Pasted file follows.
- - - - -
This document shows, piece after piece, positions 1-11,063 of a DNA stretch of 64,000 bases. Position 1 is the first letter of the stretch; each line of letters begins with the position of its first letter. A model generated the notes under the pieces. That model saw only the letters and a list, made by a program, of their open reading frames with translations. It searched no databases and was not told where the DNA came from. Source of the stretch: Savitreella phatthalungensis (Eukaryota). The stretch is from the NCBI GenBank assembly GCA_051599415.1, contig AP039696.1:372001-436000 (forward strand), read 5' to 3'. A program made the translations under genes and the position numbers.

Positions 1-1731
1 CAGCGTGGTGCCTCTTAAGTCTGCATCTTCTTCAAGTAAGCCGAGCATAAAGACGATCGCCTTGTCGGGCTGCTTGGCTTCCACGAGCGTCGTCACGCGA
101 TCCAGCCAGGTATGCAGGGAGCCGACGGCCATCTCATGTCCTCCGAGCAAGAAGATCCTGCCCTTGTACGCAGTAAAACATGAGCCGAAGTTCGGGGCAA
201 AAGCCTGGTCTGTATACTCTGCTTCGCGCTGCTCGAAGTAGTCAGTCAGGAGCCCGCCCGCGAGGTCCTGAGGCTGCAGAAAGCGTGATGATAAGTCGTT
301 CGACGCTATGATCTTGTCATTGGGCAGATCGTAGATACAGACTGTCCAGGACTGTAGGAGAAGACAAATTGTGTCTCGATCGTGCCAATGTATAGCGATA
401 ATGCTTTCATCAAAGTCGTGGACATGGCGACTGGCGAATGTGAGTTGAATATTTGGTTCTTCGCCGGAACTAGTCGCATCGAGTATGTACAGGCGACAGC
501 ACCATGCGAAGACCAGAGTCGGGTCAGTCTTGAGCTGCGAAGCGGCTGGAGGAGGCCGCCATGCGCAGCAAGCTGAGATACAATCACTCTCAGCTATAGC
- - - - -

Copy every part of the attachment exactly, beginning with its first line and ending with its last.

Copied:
This document shows, piece after piece, positions 1-11,063 of a DNA stretch of 64,000 bases. Position 1 is the first letter of the stretch; each line of letters begins with the position of its first letter. A model generated the notes under the pieces. That model saw only the letters and a list, made by a program, of their open reading frames with translations. It searched no databases and was not told where the DNA came from. Source of the stretch: Savitreella phatthalungensis (Eukaryota). The stretch is from the NCBI GenBank assembly GCA_051599415.1, contig AP039696.1:372001-436000 (forward strand), read 5' to 3'. A program made the translations under genes and the position numbers.

Positions 1-1731
1 CAGCGTGGTGCCTCTTAAGTCTGCATCTTCTTCAAGTAAGCCGAGCATAAAGACGATCGCCTTGTCGGGCTGCTTGGCTTCCACGAGCGTCGTCACGCGA
101 TCCAGCCAGGTATGCAGGGAGCCGACGGCCATCTCATGTCCTCCGAGCAAGAAGATCCTGCCCTTGTACGCAGTAAAACATGAGCCGAAGTTCGGGGCAA
201 AAGCCTGGTCTGTATACTCTGCTTCGCGCTGCTCGAAGTAGTCAGTCAGGAGCCCGCCCGCGAGGTCCTGAGGCTGCAGAAAGCGTGATGATAAGTCGTT
301 CGACGCTATGATCTTGTCATTGGGCAGATCGTAGATACAGACTGTCCAGGACTGTAGGAGAAGACAAATTGTGTCTCGATCGTGCCAATGTATAGCGATA
401 ATGCTTTCATCAAAGTCGTGGACATGGCGACTGGCGAATGTGAGTTGAATATTTGGTTCTTCGCCGGAACTAGTCGCATCGAGTATGTACAGGCGACAGC
501 ACCATGCGAAGACCAGAGTCGGGTCAGTCTTGAGCTGCGAAGCGGCTGGAGGAGGCCGCCATGCGCAGCAAGCTGAGATACAATCACTCTCAGCTATAGC